NEW YORK (TheStreet) -- J.C. Penney (JCP) was a painful disaster for Bill Ackman and his hedge fund investors in 2013. Ackman had the right idea but the wrong retailer. What if, instead, he had set his sights on Sears Holdings (SHLD)? I think his plan to revitalize a failing retailer would have been genius with the right fit. Sears enjoys many competitive advantages compared to smaller competitor J.C. Penney.
One needn't look any further than each company's products to know that Sears has the greater potential. You probably can't name two principal household brands owned by Penney's, but Sears owns Craftsman, DieHard, Kenmore and others.
It's difficult to imagine now, but it wasn't that long ago that Sears was the largest American retailer, before it surrendered to Wal-Mart (WMT). Sears continued its slide towards irrelevance as Target (TGT), Best Buy (BBY), Ebay (EBAY) and Amazon (AMZN) surpassed the retailer in total merchandise sales.
Sears has the tools, but not the craftsman to get the job done. The company is missing the one element needed most: leadership focusing on customer service. Current CEO and chairman of the board Edward Lampert may have a keen grasp on business finance from his time at Goldman Sachs (GS), but in retail and merchandising, he's a rudderless boat. Since 2010, Sears, a.k.a. the S.S. Going Nowhere, has drifted mostly lower, and losses continue to erode shareholder value.
It's time for new leadership at Sears. Someone with the skill set of Ron Johnson would make an excellent fit. After his time at Target in merchandising and at Apple (AAPL), Johnson is well prepared to take the reins at Sears. At J.C. Penney, Johnson was fighting with one hand tied behind his back. Simply put, J.C. Penney doesn't have brand pricing power that he can monetize as effectively as he could at Sears. Unfortunately for shareholders and employees alike, Lampert's strategy was to bastardize valuable Sears brands to Kmart (also owned by Sears) in an attempt to increase sales.
There are better Kmarts, but in many locations, they're one small step away from flea market status. And TheStreet's Rocco Pendola and Brian Sozzi recently documented the mess at more than one location of Sears and J.C. Penney.
The problem faced by shareholders is that Sears Holdings isn't a financial company, it's a retailer. It appears this fact is lost upon the leadership. As desperate as the front line staff is to perform; they're not given the tools to succeed.
I highlighted a service issue that demonstrated how far the company is willing to allow a customer to fall through the cracks this summer. Sears's problem wasn't pricing, product knowledge, availability, or location. Sears's defects are logistics, customer service and procedure. It shouldn't take two hours to complete a sale for a storage unit and gas grill, and when the order gets screwed up, it shouldn't take several visits and phone calls to get it right.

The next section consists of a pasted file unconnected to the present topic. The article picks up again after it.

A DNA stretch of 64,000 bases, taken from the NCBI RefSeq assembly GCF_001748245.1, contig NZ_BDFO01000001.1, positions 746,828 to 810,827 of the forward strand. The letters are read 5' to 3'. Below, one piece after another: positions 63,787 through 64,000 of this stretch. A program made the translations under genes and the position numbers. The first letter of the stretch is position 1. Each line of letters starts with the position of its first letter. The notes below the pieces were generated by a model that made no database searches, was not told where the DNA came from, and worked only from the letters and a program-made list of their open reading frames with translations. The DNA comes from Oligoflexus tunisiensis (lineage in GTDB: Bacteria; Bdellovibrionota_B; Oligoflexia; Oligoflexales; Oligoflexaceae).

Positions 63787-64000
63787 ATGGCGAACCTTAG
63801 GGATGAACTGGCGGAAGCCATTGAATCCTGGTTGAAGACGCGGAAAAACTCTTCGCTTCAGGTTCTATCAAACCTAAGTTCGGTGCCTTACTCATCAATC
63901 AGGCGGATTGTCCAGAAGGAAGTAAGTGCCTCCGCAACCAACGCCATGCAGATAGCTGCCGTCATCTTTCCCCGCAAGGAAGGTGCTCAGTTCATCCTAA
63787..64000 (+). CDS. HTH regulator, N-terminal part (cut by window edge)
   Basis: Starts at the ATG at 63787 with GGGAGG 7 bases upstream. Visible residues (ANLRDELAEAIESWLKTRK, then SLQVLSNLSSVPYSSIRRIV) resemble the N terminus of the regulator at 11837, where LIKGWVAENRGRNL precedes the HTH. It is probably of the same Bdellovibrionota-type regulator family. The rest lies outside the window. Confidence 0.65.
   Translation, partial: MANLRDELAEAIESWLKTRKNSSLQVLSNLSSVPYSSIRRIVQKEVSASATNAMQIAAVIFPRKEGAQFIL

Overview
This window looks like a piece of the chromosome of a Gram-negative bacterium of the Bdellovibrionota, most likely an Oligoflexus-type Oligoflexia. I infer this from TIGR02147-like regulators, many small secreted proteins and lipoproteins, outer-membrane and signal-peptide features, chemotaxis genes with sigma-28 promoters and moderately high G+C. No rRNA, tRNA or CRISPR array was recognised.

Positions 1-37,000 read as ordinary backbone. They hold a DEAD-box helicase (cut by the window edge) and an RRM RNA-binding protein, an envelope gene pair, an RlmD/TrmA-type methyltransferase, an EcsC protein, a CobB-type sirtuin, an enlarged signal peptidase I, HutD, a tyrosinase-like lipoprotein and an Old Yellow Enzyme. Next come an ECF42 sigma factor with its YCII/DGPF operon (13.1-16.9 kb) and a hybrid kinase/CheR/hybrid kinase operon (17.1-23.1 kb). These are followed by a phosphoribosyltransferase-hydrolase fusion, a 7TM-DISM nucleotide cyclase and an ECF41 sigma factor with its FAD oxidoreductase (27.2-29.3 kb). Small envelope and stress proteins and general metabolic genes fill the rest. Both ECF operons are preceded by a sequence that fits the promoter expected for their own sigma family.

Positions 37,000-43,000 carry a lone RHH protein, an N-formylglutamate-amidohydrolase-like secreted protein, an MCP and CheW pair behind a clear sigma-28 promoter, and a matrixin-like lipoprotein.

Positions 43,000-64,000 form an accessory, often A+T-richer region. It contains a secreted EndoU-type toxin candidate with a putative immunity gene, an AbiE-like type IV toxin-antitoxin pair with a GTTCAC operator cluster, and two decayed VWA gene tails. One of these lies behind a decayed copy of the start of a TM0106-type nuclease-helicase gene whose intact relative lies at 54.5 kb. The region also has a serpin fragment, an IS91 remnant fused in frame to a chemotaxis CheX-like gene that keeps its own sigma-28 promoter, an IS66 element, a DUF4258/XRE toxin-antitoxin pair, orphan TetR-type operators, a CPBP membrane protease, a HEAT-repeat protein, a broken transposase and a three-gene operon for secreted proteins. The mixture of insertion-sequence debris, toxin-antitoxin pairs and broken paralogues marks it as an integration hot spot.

A few weeks ago, my wife purchased a $1,500 LG washer and dryer set. Sears offered a competitive price with free delivery (she paid extra for the setup). In all fairness to my wife, she suggested either Best Buy (BBY) or a local dealer instead of Sears. She argued that Best Buy or a local store might price match. I countered that it was a hassle to try to get a price match, and that while Sears dropped the ball, they came through in the end. But I should have listened to my wife.
The installers refused to position the dryer door to the correct orientation, insisting that it should have been changed before leaving the store (as if that matters to a customer). During the first load, a light bulb died. I'll skip all the details about each attempt to make it right, but it took several phone calls and a second store visit to achieve a resolution which resulted in a refund of the setup fee (although they didn't volunteer it). It wasn't much consolation, because we still needed to get a handyman to correct the door.
All retailers make mistakes from time to time. Its how you handle mistakes that sets you apart. Any marketing teacher will tell you: ensuring that existing customers are happy and return to buy again is more cost effective than gaining new customers. Amazon will pay the return shipping cost and give a full refund for items you don't want. In comparison, Sears is willing to allow their ideal customers to stew in frustration. Is it any wonder that it's losing sales when customer service is given such a low priority?
Any retail chief worth his or her salt knows that unless you have customers singing your praises about your products and business, everything else becomes inefficient. Every dollar spent on advertising to unhappy customers is wasted. In-store promotions don't perform well if no one is shopping in the store. Lampert should go back to Goldman Sachs or buy an investment bank and let someone like Johnson who lives and breathes retail take the helm.
Sears can get back to serving customers, with effective procedures for checkout and for when a sale doesn't execute well. Customers will regain faith again (albeit slowly), the company will become profitable, and Lampert, ESL, and other shareholders will finally realize a return on their investment. It's too bad Ackman didn't pick Sears instead.
In fairness to Ackman and, unfortunately for shareholders and customers alike, Sears isn't a candidate for an activist investor to whip it into shape. Lampert and ESL have de facto control. Until that changes, don't expect Sears to change.
At the time of publication, the author held no positions in any of the stocks mentioned.
This article is commentary by an independent contributor, separate from TheStreet's regular news coverage.